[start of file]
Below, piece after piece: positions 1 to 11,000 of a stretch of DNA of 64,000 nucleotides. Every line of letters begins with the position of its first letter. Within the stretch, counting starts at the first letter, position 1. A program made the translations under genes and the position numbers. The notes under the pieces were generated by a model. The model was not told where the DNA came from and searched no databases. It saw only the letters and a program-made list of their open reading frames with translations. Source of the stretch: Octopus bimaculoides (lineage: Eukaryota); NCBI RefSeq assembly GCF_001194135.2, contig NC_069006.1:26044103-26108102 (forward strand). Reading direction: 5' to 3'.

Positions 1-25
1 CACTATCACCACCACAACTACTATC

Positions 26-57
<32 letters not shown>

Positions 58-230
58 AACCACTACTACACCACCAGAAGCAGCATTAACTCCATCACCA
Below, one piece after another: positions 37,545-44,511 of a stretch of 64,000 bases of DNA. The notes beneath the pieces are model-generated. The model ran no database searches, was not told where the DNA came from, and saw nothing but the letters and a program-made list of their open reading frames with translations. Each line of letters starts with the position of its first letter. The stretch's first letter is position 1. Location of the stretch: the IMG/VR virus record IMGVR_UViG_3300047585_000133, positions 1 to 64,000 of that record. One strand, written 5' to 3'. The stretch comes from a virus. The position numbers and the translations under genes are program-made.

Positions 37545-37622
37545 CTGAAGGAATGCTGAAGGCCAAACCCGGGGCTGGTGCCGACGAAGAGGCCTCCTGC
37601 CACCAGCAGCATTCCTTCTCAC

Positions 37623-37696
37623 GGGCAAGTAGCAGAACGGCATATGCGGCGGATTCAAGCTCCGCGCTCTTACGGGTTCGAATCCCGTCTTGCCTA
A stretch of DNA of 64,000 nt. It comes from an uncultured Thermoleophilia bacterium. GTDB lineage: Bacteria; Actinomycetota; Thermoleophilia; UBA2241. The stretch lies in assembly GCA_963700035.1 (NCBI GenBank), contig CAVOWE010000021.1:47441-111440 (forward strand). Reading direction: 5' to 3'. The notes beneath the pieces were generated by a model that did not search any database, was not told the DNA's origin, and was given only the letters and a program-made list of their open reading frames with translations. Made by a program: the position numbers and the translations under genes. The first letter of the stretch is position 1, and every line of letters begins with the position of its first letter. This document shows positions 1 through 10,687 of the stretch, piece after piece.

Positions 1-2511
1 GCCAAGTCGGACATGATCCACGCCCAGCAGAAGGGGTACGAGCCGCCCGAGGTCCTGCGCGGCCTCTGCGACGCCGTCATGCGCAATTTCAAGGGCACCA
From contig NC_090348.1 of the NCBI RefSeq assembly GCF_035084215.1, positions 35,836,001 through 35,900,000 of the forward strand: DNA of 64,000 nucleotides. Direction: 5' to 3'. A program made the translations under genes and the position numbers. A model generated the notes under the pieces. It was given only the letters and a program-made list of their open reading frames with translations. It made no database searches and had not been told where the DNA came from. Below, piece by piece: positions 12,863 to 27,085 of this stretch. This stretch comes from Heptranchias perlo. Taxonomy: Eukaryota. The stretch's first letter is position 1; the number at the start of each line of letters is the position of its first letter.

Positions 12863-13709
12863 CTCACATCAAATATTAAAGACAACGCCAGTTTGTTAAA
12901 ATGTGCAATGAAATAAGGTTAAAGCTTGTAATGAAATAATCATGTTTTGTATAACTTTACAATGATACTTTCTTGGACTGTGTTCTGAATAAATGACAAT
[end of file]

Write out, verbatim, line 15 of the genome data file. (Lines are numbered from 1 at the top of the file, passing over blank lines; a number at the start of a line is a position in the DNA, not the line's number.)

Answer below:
Positions 1-2511